Ahmad said on the earnings call that there’s customer interest in niche types of data that’s more difficult to acquire. For Appen, that would mean finding specialists in particular types of information that can bolster generative AI systems. That also means it needs to expand its base of workers while simultaneously finding ways to preserve cash.
Appen’s cash on hand was $55 million as of June 30, thanks to proceeds from a $38 million equity raise. Prior to the new infusion, cash had been dwindling, from $48 million at the end of 2021 to $23.4 million a year later.
Even before the generative AI transition, wages for Appen’s data labelers were a sticking point. In 2019, Google said its contractors would need to pay their workers $15 an hour. Appen didn’t meet that requirement, according to public letters written by some workers.
In January, after months of organizing, raises went into effect for Appen freelancers working on the Bard chatbot and other Google products. The rates went up to between $14 and 14.50 per hour.
That wasn’t the end of the story. In May, Appen was accused of squeezing freelancers focused on generative AI, allotting strict time limits for time-consuming tasks such as evaluating a complex answer for accuracy. One worker, Ed Stackhouse, wrote a letter to two senators stating his concerns about the dangers of such constrained working conditions.
“The fact that raters are exploited leads to a faulty, and ultimately more dangerous product,” he wrote. “Raters are not given the time to deliver and test a perfect AI model under the Average Estimated Time (AET) model they are paid for,” a practice that “leads raters to spot check only a handful of facts before the task must be submitted,” he added.
In June, Appen faced charges from the U.S. National Labor Relations Board after allegedly firing six freelancers who spoke out publicly about frustrations with workplace conditions. The workers were later reinstated.
Appen employees who spoke to CNBC on behalf of the company in recent months said the rapidly changing AI environment poses challenges. Erik Vogt, vice president of solutions at Appen, told CNBC in May that the sector was in a state of flux.
“There’s a lot of uncertainty, a lot of tentativeness for experimentation, and new startups trying out new things,” Vogt said. “How to make new use cases a reality usually means acquiring unusual data – sometimes astronomical volumes of data, or highly rare resource types. There’s a need for specialists in a wide range of different capabilities.”
For recent projects, Vogt said Appen needed to enlist the help of doctors, lawyers and people with experience using project-tracking software Jira.
“People you wouldn’t necessarily think of as being gig workers, we had to engage with these specialists for these expert systems in a way there hadn’t been a huge demand for before,” Vogt said.
Kim Stagg, Appen’s vice president of product, said the work required for generative AI services was different than what the company has needed in the past.
“A lot of work we’ve done has been around the relevance of search for big engines – a lot of those are more, ‘Is this a hot dog or not,’ ‘Is this a good search or not,'” Stagg said. “With generative AI, we see a different demand.”
One focus Stagg highlighted was the need to find “what we would call really good quality creative people,” or those who are particularly good with language. “And another is domain experts: sports, hobbies, medical.”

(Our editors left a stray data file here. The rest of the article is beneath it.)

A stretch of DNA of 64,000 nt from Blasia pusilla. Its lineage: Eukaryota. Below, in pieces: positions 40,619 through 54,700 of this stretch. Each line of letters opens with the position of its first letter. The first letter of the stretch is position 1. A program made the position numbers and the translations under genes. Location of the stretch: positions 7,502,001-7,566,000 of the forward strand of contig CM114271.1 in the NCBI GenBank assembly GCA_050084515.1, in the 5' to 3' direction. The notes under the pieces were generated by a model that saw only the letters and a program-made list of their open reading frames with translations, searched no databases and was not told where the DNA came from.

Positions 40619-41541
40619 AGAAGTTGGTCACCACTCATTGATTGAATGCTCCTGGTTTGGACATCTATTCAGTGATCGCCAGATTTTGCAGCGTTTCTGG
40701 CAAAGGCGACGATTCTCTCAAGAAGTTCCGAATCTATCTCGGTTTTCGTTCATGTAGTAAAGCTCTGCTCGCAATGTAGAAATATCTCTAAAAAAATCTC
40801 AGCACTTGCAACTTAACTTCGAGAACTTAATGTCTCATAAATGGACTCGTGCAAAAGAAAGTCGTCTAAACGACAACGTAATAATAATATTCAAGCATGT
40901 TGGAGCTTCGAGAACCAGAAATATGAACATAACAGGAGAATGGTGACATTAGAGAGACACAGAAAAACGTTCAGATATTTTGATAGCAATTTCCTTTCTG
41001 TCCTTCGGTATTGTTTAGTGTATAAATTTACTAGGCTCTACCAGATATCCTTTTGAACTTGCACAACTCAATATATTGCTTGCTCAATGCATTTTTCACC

However, former employees expressed deep skepticism of Appen’s ability to succeed given its tumultuous position and the executive shuffling taking place. Part of the problem, they say, is the organizational structure.
Appen was divided into a global business unit and an enterprise business unit, which were at one time made up of about five clients and more than 250 clients, respectively. Each had a separate team and communication between them was limited, creating inefficiencies internally, ex-employees said. One former manager said it felt like two separate companies. Appen said that in the last quarter, the company has integrated the global and enterprise business units.
The company’s plunging stock price suggests that investors don’t see the company’s business offerings transferring to the generative AI space.
Lisa Braden-Harder, who served as CEO of Appen until 2015, echoed that sentiment, telling CNBC that “data-labeling is completely different” than how data collection works in a ChatGPT world.
“I am not clear that their past experience of data labeling is a competitive advantage now,” she said.
Former Appen employees say the company has in recent years been dealing with quality control problems, hurting its ability to provide valuable training data for AI models. For example, one former department manager said people would annotate rows of data using automated tools instead of the manual data labeling required for accuracy, which is what clients thought they were buying.
Customers’ expectations of a “clean data set” were often not met, the person said, leading them to leave Appen for competitors such as Labelbox and Scale AI. When the manager started at the company, there were more than 250 clients in the enterprise business unit. Within 18 months, he said, that number had dwindled to less than 100.
Appen told CNBC that in the first half of the year it “secured 89 new client wins.”
Monegan recalled that many customer relationships were “hanging on by a thread.”
Following the earnings report, Canaccord Genuity analysts cut their price target on Appen by more than half to AU$1.56. One concern the analysts referenced was a 34% reduction in spending by Appen’s top customer, a number that Appen wouldn’t confirm or deny.
The more existential problem, the analysts note, revolves around Appen’s effort to win business while also looking to cut costs by 31% in fiscal 2023.
“That seems like a brutal level of cost reduction,” they wrote, as the company tries to stabilize its “core revenue base while growing a business around Generative AI.”